Massachusetts Institute of Technology (MIT) researchers have designed a technique to mass manufacture robots as small as a cell that can be employed to observe conditions within a gas or oil pipeline, or to study out disorders while floating via the bloodstream.
The solution to making such tiny robots, which the team dubs as “syncells” (abbreviation for synthetic cells), in huge quantities lies in managing the natural fracturing procedure of brittle and atomically-thin materials. The procedure, dubbed as “autoperforation,” manages the fracture lines so that they create miniscule pockets of a predictable shape or size.
Embedded within these pockets are electronic materials or circuits that can record, collect, and output info, as per to the research published in the Nature Materials journal. The system, designed by scientists at the MIT in the U.S., employs a 2D form of carbon dubbed as graphene, which makes the outer layer of the minute syncells.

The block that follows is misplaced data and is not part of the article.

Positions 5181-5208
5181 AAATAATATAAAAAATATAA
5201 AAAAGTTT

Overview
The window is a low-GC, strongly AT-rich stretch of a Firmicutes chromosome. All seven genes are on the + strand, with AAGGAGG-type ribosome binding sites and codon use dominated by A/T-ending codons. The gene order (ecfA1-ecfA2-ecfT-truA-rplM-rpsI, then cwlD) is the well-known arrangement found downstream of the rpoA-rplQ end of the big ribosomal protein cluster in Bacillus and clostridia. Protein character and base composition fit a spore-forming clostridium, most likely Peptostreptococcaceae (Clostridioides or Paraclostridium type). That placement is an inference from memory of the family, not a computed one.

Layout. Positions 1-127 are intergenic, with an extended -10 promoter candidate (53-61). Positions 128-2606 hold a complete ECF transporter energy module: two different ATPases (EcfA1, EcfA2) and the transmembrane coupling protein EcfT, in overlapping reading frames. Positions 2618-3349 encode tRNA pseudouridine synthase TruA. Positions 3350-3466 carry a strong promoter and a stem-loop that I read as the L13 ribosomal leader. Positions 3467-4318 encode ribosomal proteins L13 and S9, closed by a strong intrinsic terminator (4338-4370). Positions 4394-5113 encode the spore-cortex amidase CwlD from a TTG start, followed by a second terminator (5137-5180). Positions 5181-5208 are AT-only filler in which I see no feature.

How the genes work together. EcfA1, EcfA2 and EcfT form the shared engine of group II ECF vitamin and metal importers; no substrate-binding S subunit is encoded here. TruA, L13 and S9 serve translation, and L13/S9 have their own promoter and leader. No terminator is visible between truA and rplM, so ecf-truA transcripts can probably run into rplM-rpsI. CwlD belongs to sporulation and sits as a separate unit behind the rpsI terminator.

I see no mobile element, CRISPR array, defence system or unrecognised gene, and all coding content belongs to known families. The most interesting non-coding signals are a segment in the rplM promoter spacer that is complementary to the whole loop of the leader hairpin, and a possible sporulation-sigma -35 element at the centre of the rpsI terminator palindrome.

On a similar note, while the speed of ML (machine learning) has increased over the past decade, the underlying hardware allowing ML tasks has not altered much. This includes tons of conventional processing chips, such as GPUs (graphics processing units) and CPUs (computer processing units) equipped in huge data centers.
But on the edge of processing is a field dubbed as neuromorphic computing, which looks to make computer processors work more akin to the human brain. Scientists at MIT earlier revealed a revolutionary neuromorphic processor design that can represent the next step for AI tech.
The secret behind this is a design that generates a synthetic synapse for “brain on a processor” hardware. Digital processor of modern day makes computations on the basis of on/off and binary signaling. Neuromorphic processors rather work in a similar fashion, exchanging bunches of electric signals at different intensities, similar to the neurons present in the brain.